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10-Year Annualized Forecasts for Major Asset Classes

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10-year annualized forecasts for major asset classes

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10-Year Annualized Forecasts for Major Asset Classes

While there’s no way of predicting the future, quantitative models can help us come up with a general idea of how different asset classes may perform in the future.

One example is Vanguard’s Capital Markets Model (VCMM), which has produced a set of 10-year annualized return forecasts for both equity and fixed income markets.

Visualized above, these projections were published on May 17, 2023, and are based on the March 31, 2023 running of the VCMM.

Equity Returns

The equity forecasts from this infographic are listed in the following table.

Asset ClassReturn Forecast (lower)Return Forecast (upper)Median Volatility
U.S. Equities4.1%6.1%17.0%
U.S. Value4.4%6.4%19.6%
U.S. Growth1.4%3.4%18.2%
U.S. Large-Cap4.1%6.1%16.7%
U.S. Small-Cap4.4%6.4%22.3%
U.S. Real Estate Investment Trusts4.4%6.4%20.1%
Global Equities ex-U.S. (unhedged)6.4%8.4%18.2%
Global ex-U.S. Developed Markets Equities (unhedged)6.1%8.1%16.6%
Emerging Markets Equities (unhedged)6.1%8.1%25.9%

A key takeaway here is that Vanguard expects international equities to outperform U.S. equities over the next decade.

We believe that the valuation-based expansion in U.S. equities is sowing the seeds for lower returns in the decade.

A valuation-based expansion refers to the increase in a company’s market value, rather than its intrinsic value. In other words, Vanguard doesn’t believe that current U.S. equity valuations are justified, and that this will dampen performance over the next decade.

Cited reasons for international outperformance include more favorable valuations, higher dividend payout ratios, and a potentially weaker U.S. dollar.

Fixed Income Returns

Now turning to fixed income, here are the forecasts used in this infographic.

Asset ClassReturn Forecast (lower)Return Forecast (upper)Median Volatility
U.S. Aggregate Bonds3.6%4.6%5.5%
U.S. Treasury Bonds3.3%4.3%5.7%
U.S. Intermediate Credit Bonds4.2%5.2%5.2%
U.S. High-Yield Corporate Bonds5.5%6.5%10.1%
U.S. Treasury Inflation-Protected Securities2.7%3.7%5.0%
U.S. Cash3.4%4.4%1.4%
Global Bonds ex-U.S. (hedged)3.6%4.6%4.4%
Emerging Markets Sovereign Bonds5.6%6.6%10.9%
U.S. Inflation2.0%3.0%2.3%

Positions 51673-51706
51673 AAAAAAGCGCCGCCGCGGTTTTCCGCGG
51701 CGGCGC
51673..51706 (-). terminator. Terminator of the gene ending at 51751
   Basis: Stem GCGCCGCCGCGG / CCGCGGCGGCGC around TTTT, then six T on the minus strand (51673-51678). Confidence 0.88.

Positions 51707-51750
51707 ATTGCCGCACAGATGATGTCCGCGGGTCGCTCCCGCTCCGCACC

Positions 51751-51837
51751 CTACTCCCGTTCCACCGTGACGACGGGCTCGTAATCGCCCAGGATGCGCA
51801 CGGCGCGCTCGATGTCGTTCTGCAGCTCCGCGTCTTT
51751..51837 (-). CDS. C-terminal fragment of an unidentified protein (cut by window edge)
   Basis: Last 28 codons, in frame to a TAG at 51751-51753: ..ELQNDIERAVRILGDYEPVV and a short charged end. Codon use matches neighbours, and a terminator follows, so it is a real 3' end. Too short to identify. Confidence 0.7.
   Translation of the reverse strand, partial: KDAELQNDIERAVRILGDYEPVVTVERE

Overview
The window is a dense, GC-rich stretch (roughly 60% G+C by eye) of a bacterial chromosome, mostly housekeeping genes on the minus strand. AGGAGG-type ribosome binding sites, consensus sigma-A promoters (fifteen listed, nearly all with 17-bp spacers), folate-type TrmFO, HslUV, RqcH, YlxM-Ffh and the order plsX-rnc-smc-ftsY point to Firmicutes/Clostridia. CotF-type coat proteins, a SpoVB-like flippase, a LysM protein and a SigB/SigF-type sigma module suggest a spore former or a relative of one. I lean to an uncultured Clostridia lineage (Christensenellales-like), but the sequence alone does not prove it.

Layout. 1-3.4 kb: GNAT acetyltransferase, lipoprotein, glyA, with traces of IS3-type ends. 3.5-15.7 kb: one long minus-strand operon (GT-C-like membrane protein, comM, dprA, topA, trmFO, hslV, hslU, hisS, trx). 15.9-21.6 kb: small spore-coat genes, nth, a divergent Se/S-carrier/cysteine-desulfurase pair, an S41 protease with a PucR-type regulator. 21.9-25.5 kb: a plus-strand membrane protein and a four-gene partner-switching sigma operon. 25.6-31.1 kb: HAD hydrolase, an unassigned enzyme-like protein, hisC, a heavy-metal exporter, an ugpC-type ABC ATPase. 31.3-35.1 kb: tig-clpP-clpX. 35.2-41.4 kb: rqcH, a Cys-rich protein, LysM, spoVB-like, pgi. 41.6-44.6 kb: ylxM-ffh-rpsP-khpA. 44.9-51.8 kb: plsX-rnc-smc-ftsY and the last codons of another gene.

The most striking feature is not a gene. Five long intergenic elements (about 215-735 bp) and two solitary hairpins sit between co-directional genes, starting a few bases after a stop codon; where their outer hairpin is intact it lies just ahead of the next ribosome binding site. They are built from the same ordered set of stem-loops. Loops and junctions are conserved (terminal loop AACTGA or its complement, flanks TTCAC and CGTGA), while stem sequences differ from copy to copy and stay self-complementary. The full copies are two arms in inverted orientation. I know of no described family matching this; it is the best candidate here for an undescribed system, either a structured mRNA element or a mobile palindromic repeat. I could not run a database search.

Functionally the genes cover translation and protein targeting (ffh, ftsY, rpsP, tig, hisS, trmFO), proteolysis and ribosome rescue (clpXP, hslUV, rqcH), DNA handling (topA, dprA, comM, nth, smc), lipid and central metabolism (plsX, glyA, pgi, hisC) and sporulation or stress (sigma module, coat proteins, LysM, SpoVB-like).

Several bond indexes saw record-breaking declines in 2022 thanks to the unprecedented speed of interest rate hikes. Despite this turmoil, Vanguard believes that investors with a longer horizon will actually be better off as a result. The reasoning here is that cash flows can now be reinvested at much higher rates, which over time should offset any declines in an investor’s bond portfolio.

Vanguard also expects U.S. inflation to be contained over the next decade. The firm has confidence in the ability of central banks to keep inflation at their target rates (2% in most developed economies).

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Globalization

Top U.S. Food Imports by Origin Country

This infographic shows the top exporting countries for U.S. food imports, ranging from exotic fruits to meat, oils, spices, and more.

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Top U.S. food imports from countries

Top U.S. Food Imports by Origin Country

The U.S. is a major producer and exporter of food products, but did you know that it’s also one of the world’s largest food importers?

Due to seasonality and climate, some foods can’t be grown on home soil, at least enough to fulfill consumption demands. Indeed, many familiar grocery items come from other countries.

This infographic from Julie Peasley uses data from the Chatham House Resource Trade Database (CHRTD) to show where the U.S. gets its food from, highlighting the top exporting countries of various imported food items.

The Types of Imported Foods

The U.S. imported around $148 billion worth of agricultural products in 2020, and according to the USDA, this has since risen to $194 billion in 2022.